A study has called two of our high schools "dropout factories.'' How bad is it? Depends on who's counting.
BROOKSVILLE — The news last fall from Johns Hopkins University was unwelcome: Springstead and Central high schools in Hernando County were among thousands of "dropout factories" nationwide, according to a study.
Today the Hernando County School Board will examine the issue at a 1 p.m. workshop.
Officials say they must find ways to reduce dropouts and improve a graduation rate that averaged 75.1 percent last year in the 23,000-student district, nearly 3 percentage points above the state average.
According to the Hopkins researchers, any school that didn't graduate at least half of its ninth-graders within four years deserved the "dropout factory" designation.
But Florida school officials objected, saying the study unfairly counted as dropouts any students who transferred to a different school or entered a General Educational Development program.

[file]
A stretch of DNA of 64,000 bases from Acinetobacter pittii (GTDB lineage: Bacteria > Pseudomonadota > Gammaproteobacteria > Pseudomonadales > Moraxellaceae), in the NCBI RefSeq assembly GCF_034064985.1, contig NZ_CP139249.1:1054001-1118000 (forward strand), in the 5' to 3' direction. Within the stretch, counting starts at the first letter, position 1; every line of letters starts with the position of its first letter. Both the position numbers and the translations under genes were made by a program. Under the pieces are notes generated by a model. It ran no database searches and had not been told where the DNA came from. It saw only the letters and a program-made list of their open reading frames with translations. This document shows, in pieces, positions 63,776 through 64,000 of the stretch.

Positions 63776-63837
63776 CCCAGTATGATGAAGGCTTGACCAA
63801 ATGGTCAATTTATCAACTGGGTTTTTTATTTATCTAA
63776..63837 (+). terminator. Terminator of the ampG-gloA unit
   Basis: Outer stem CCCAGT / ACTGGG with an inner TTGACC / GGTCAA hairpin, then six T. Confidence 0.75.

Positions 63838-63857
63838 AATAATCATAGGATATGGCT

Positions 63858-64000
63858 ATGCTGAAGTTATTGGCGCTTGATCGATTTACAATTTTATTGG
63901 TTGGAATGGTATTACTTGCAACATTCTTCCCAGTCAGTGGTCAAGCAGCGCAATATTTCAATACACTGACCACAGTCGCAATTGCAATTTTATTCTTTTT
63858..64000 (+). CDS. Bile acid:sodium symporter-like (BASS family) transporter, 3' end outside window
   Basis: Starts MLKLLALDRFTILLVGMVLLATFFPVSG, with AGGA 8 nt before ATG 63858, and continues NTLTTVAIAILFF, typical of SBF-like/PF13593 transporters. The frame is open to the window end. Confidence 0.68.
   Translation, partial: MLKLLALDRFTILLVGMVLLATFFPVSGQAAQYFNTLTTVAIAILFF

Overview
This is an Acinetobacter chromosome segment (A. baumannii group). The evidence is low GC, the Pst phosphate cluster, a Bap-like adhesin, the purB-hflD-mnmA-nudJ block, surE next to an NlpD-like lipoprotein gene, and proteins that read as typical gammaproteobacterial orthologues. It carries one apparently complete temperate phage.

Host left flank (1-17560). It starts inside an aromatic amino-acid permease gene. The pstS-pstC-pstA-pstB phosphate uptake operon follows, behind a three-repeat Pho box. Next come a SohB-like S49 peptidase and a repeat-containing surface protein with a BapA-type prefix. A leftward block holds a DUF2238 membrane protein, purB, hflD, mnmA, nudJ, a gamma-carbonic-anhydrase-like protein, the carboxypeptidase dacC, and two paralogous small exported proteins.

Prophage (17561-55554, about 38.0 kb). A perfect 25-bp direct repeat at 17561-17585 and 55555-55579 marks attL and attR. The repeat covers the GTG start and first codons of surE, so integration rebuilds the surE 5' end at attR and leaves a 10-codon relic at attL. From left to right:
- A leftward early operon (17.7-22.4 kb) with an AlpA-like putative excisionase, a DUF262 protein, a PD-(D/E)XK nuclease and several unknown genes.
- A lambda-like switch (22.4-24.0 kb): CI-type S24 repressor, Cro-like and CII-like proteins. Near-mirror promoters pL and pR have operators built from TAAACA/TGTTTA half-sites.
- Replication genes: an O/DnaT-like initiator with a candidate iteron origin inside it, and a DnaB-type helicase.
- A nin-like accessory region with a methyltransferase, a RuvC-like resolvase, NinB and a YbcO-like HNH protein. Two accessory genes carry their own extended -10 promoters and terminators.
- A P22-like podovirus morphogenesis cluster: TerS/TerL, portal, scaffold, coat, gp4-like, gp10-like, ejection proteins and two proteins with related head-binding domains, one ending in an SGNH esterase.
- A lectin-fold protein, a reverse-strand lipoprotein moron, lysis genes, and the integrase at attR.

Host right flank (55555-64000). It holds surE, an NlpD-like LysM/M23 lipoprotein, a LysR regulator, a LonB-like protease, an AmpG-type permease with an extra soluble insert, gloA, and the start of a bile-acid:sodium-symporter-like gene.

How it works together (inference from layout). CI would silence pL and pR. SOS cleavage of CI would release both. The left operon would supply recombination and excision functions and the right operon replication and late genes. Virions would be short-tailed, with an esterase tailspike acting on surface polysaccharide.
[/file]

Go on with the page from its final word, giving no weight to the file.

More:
Using the state formula, district-leading Springstead High graduated 78.8 percent of its ninth-graders within four years in the spring of 2007.
Using the Hopkins approach, the school didn't do nearly as well, losing about 52 percent of the students who began as ninth-graders in the fall of 2003.
What's beyond dispute are the raw numbers.
Out of 2,301 freshmen who came to high school in the fall of 2003 in Hernando County, 1,263 walked across the stage at graduation four years later.
Some 500 left the district or went to private or homeschool. Another 119 entered the GED program; some earned a degree within four years, but others didn't. One student died, and 200 more fell behind in credits and missed graduation.
The remaining 214? According to state and district figures, those were the dropouts.
Tom Marshall can be reached at firstname.lastname@example.org or (352) 848-1431.